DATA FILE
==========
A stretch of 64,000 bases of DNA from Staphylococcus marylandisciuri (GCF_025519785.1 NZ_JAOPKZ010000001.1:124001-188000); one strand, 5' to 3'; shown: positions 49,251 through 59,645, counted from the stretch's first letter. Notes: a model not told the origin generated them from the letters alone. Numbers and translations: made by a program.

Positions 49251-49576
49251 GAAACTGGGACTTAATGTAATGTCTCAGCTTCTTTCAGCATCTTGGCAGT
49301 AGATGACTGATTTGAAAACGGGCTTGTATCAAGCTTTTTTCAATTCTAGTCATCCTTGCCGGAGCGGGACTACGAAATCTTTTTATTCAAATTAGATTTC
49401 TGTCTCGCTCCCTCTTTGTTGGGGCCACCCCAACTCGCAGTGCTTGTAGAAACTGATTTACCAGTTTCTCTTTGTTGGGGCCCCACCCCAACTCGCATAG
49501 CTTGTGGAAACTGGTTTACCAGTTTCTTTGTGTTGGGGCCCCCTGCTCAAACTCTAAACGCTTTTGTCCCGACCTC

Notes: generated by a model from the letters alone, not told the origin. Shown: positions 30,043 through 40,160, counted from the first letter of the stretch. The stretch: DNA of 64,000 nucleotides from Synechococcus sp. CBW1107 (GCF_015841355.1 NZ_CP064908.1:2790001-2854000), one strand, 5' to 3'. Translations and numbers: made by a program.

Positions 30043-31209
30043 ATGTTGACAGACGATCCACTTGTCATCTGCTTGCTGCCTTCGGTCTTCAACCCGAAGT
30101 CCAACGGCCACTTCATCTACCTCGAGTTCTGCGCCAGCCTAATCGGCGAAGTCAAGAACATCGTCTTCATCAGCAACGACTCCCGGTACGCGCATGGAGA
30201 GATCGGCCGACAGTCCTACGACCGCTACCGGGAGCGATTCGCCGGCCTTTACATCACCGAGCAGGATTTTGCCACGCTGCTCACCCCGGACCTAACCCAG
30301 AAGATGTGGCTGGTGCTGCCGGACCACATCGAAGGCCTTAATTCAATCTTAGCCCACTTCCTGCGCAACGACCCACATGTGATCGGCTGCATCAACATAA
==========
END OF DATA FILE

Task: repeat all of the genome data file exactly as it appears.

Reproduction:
A stretch of 64,000 bases of DNA from Staphylococcus marylandisciuri (GCF_025519785.1 NZ_JAOPKZ010000001.1:124001-188000); one strand, 5' to 3'; shown: positions 49,251 through 59,645, counted from the stretch's first letter. Notes: a model not told the origin generated them from the letters alone. Numbers and translations: made by a program.

Positions 49251-49576
49251 GAAACTGGGACTTAATGTAATGTCTCAGCTTCTTTCAGCATCTTGGCAGT
49301 AGATGACTGATTTGAAAACGGGCTTGTATCAAGCTTTTTTCAATTCTAGTCATCCTTGCCGGAGCGGGACTACGAAATCTTTTTATTCAAATTAGATTTC
49401 TGTCTCGCTCCCTCTTTGTTGGGGCCACCCCAACTCGCAGTGCTTGTAGAAACTGATTTACCAGTTTCTCTTTGTTGGGGCCCCACCCCAACTCGCATAG
49501 CTTGTGGAAACTGGTTTACCAGTTTCTTTGTGTTGGGGCCCCCTGCTCAAACTCTAAACGCTTTTGTCCCGACCTC

Notes: generated by a model from the letters alone, not told the origin. Shown: positions 30,043 through 40,160, counted from the first letter of the stretch. The stretch: DNA of 64,000 nucleotides from Synechococcus sp. CBW1107 (GCF_015841355.1 NZ_CP064908.1:2790001-2854000), one strand, 5' to 3'. Translations and numbers: made by a program.

Positions 30043-31209
30043 ATGTTGACAGACGATCCACTTGTCATCTGCTTGCTGCCTTCGGTCTTCAACCCGAAGT
30101 CCAACGGCCACTTCATCTACCTCGAGTTCTGCGCCAGCCTAATCGGCGAAGTCAAGAACATCGTCTTCATCAGCAACGACTCCCGGTACGCGCATGGAGA
30201 GATCGGCCGACAGTCCTACGACCGCTACCGGGAGCGATTCGCCGGCCTTTACATCACCGAGCAGGATTTTGCCACGCTGCTCACCCCGGACCTAACCCAG
30301 AAGATGTGGCTGGTGCTGCCGGACCACATCGAAGGCCTTAATTCAATCTTAGCCCACTTCCTGCGCAACGACCCACATGTGATCGGCTGCATCAACATAA